If you have a lot of money, at least $500.000, that you wish to invest in a new commercial enterprise in the U.S. that would employ at least 10 American workers full-time, you could also qualify for a permanent visa.
If you qualify under any of these categories, you may file for your spouse and child/ren as well. The job-based visas are divided into five categories, or preferences, titled EB-1, EB-2 and so on.
Residency through marriage
Another way to become a legal alien is through marriage. If you get married in the United States and your spouse is American, you can apply for permanent residency. However, it is vital that your status was already legal before you entered into the holy matrimony, and you may then simply apply for an adjustment of status from whatever visa you had previously to a permanent resident. If you got engaged before entering the states, your fiancé/e may file a K-1 petition on your behalf, a so-called fiancée visa, and you are then to get married within 90 days of entering the country. Once married, you qualify for residency. Once you have your residency, commonly known as a Green Card, you are legally allowed to work.
Green Card Lottery
If you are feeling lucky, you can also try the Green Card lottery. The lottery, called the Diversity Immigrant Visa Program is open to nationals from countries with a low immigration rate to the U.S. Sweden is one of these countries. There are only a few requirements to enter and the first one is to have a minimum of high school education or two years of work experience and that you are only allowed to enter once per registration period. Each year, approximately 50.000 immigrant visas are obtained this way and they are equally distributed among eligible countries.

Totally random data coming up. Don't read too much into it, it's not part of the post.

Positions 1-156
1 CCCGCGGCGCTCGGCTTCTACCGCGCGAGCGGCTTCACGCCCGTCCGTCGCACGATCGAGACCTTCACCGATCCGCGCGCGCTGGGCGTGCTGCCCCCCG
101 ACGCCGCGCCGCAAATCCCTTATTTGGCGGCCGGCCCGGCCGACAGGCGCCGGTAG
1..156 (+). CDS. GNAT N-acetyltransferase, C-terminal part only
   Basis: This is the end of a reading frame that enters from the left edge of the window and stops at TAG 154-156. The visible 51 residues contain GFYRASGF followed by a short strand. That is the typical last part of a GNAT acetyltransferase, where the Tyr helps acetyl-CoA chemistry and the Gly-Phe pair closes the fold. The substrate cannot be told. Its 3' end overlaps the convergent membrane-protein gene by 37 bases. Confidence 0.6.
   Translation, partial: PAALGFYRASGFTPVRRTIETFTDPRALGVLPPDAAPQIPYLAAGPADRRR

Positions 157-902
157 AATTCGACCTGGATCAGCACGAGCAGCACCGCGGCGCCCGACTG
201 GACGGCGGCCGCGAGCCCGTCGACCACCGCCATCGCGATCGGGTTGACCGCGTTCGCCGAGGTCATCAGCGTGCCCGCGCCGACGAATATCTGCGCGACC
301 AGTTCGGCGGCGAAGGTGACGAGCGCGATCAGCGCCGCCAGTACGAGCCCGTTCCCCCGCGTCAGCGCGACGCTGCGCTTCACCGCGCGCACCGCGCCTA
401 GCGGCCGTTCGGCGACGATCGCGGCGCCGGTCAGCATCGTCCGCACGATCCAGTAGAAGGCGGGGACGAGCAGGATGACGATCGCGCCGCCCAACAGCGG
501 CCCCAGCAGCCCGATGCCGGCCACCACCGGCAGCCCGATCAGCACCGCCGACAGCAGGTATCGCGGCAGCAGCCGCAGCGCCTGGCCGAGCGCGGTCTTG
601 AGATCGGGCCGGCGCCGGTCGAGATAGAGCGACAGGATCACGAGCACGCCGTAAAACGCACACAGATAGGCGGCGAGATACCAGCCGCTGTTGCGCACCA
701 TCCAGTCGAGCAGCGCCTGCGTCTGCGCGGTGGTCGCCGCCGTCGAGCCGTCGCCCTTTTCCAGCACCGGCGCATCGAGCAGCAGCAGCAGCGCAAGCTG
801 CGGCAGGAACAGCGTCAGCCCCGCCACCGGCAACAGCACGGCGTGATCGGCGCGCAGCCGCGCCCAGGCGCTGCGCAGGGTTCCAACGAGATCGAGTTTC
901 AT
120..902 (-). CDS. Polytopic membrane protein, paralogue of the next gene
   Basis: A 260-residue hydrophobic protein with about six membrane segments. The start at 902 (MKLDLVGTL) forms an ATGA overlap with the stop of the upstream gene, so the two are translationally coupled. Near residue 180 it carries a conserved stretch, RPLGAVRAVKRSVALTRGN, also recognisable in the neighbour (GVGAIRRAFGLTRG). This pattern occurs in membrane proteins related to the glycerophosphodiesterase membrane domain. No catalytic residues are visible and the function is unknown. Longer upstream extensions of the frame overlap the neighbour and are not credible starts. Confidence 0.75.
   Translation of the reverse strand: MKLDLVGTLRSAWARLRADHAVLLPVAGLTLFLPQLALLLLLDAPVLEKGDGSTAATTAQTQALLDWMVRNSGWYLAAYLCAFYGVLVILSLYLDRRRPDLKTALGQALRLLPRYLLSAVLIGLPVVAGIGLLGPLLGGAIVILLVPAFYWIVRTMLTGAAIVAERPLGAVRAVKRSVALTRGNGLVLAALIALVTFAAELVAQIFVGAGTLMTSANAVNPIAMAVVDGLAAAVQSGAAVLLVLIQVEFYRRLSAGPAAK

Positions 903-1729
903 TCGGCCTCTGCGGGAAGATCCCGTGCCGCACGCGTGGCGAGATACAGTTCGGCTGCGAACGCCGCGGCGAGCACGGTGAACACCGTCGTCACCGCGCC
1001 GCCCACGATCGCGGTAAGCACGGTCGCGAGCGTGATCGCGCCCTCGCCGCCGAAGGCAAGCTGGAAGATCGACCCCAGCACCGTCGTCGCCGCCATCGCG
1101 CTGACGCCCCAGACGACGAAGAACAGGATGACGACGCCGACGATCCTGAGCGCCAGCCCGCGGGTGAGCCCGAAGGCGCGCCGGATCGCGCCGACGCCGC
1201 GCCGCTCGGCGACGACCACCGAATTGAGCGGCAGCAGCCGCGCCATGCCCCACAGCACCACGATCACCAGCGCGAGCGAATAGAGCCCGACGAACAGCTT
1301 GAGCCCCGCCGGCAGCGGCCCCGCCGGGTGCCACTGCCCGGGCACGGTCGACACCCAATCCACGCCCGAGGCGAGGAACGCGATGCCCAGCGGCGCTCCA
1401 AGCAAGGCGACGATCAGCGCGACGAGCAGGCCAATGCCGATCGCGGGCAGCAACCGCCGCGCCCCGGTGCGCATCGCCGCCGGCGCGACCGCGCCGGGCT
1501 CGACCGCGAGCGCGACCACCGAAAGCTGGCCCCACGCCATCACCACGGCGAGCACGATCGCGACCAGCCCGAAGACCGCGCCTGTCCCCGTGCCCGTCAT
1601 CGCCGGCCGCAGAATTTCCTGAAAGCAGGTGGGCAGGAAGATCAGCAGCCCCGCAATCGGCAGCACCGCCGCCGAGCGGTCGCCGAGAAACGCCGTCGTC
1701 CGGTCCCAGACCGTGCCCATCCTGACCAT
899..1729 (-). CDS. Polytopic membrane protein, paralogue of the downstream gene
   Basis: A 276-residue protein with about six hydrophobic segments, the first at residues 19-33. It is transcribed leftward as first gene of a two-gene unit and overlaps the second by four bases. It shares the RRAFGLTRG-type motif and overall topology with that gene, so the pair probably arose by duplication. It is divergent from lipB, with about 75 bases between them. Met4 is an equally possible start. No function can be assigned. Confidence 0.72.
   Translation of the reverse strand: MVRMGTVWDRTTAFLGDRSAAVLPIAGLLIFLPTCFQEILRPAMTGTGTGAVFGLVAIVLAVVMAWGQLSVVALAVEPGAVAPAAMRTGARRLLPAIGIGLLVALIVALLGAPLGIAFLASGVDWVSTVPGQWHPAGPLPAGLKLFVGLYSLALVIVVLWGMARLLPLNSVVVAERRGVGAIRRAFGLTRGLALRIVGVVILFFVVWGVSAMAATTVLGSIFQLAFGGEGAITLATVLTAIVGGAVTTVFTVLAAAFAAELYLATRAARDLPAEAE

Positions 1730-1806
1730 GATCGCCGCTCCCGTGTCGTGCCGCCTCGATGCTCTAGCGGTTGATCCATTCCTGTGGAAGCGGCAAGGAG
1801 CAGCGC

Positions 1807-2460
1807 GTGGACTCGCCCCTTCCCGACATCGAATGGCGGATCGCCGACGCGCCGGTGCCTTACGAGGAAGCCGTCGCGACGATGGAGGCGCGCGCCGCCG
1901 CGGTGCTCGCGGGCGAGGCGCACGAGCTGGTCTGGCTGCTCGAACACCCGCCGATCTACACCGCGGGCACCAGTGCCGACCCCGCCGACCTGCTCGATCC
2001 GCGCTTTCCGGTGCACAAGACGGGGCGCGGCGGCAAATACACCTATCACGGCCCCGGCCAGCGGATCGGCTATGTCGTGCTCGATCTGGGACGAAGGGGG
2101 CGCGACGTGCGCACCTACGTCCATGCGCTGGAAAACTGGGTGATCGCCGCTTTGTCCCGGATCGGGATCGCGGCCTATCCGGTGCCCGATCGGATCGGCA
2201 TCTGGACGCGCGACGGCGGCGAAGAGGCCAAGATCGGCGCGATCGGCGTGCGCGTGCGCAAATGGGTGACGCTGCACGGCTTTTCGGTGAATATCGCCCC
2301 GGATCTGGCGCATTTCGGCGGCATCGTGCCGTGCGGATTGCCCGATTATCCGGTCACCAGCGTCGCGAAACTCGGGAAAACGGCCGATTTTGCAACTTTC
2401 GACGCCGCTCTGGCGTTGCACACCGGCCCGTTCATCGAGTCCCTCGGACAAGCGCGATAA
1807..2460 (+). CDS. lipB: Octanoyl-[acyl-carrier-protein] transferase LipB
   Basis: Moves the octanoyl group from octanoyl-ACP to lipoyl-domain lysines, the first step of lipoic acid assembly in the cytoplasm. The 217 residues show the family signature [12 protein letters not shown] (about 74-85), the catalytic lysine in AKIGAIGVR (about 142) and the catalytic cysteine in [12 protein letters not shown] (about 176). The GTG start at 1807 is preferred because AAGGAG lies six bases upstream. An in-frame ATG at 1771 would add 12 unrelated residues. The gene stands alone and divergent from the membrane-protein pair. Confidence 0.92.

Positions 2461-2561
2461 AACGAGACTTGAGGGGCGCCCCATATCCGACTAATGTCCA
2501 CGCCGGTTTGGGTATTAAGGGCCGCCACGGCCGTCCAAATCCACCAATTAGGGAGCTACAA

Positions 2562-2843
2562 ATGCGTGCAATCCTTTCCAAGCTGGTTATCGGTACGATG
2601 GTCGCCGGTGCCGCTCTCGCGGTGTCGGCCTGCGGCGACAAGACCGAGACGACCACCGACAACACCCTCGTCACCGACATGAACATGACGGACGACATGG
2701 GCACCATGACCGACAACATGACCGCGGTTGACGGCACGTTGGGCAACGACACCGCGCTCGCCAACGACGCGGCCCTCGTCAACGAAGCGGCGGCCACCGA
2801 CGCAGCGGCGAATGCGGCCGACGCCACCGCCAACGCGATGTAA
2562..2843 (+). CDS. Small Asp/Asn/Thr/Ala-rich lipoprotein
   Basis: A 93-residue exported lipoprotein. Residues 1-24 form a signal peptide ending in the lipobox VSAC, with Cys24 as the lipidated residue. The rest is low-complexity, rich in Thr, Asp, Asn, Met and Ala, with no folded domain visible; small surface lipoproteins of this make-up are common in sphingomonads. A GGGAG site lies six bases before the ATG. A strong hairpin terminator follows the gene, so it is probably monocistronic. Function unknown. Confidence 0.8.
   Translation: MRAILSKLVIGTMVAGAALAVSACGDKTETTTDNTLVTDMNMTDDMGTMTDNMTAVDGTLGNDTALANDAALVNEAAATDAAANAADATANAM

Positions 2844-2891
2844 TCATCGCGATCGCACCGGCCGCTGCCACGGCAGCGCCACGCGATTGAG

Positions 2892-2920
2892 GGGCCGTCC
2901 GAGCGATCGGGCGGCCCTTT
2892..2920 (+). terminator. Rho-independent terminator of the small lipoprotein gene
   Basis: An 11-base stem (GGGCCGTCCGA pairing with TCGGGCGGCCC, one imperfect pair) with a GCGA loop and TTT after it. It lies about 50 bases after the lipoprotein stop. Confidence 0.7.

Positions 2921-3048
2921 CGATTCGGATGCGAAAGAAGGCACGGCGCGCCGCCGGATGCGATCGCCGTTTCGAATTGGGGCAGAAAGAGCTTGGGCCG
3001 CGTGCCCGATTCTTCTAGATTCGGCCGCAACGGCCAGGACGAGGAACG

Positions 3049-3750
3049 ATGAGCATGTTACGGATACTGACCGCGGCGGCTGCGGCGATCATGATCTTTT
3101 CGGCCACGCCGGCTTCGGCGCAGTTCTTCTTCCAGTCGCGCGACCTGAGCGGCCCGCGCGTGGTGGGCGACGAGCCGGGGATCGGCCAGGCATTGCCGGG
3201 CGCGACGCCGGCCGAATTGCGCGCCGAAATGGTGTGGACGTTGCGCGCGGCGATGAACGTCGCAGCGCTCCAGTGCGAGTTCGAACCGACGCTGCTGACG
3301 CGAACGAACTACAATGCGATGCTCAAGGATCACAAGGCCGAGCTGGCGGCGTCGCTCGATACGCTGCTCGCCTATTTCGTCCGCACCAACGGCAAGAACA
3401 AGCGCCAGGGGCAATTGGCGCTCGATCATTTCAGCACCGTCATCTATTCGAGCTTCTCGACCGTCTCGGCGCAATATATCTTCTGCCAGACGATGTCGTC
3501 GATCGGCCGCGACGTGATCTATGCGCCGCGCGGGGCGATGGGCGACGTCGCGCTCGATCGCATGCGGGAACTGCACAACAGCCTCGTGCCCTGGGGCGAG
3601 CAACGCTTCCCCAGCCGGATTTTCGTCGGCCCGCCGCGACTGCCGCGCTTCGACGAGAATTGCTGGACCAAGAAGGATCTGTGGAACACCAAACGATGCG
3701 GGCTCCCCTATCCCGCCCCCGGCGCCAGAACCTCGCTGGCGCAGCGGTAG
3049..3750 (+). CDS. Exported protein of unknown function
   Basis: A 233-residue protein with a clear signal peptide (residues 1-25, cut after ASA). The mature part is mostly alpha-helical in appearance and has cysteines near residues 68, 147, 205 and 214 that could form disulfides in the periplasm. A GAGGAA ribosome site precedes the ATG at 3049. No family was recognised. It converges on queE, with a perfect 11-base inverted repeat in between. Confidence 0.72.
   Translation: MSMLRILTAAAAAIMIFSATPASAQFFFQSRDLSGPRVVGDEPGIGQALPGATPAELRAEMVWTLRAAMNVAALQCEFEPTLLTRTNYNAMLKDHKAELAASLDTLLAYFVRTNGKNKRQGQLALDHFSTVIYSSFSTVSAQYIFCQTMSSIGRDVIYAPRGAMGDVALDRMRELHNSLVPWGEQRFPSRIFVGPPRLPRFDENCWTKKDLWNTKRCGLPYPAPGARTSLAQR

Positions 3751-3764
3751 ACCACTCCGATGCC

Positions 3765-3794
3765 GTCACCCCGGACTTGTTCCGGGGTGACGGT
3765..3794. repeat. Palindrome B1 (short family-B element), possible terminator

To sum up, there are two ways to work legally in the United States, one is temporary, the other is permanent. If you manage to get a permanent visa, you become a legal alien, not a citizen. You may work, you must pay taxes but you are not allowed to vote nor join the armed forces. The status can expire or be revoked, but you may also be eligible to apply for citizenship after a certain amount of time as a legal alien.
What does it allow you to do?
|H1B||Temporary||Work for the US based company sponsoring your H1B visa||You may not work for multiple companies nor stay in the country after your employment ends.|
|O1 – Individuals with Extraordinary Ability or Achievement||Temporary||Conduct business related to your extraordinary ability||You must only work within your field of expertise.|
|B1||Temporary||Temporarily represent a foreign company in the US||You must not receive a salary from a US company or reside permanently in the United States.|
|EB-1, EB-2, EB-3, EB-4 and EB-5||Permanent||Work and live in the United States||Highly educated or have at least 500.000 USD to invest in a business based in the U.S.|
|Green card||Permanent||Work and live in the United States||
Must be renewed every ten years and may be revoked.
Sources: https://www.uscis.gov/ –> WORKING IN THE US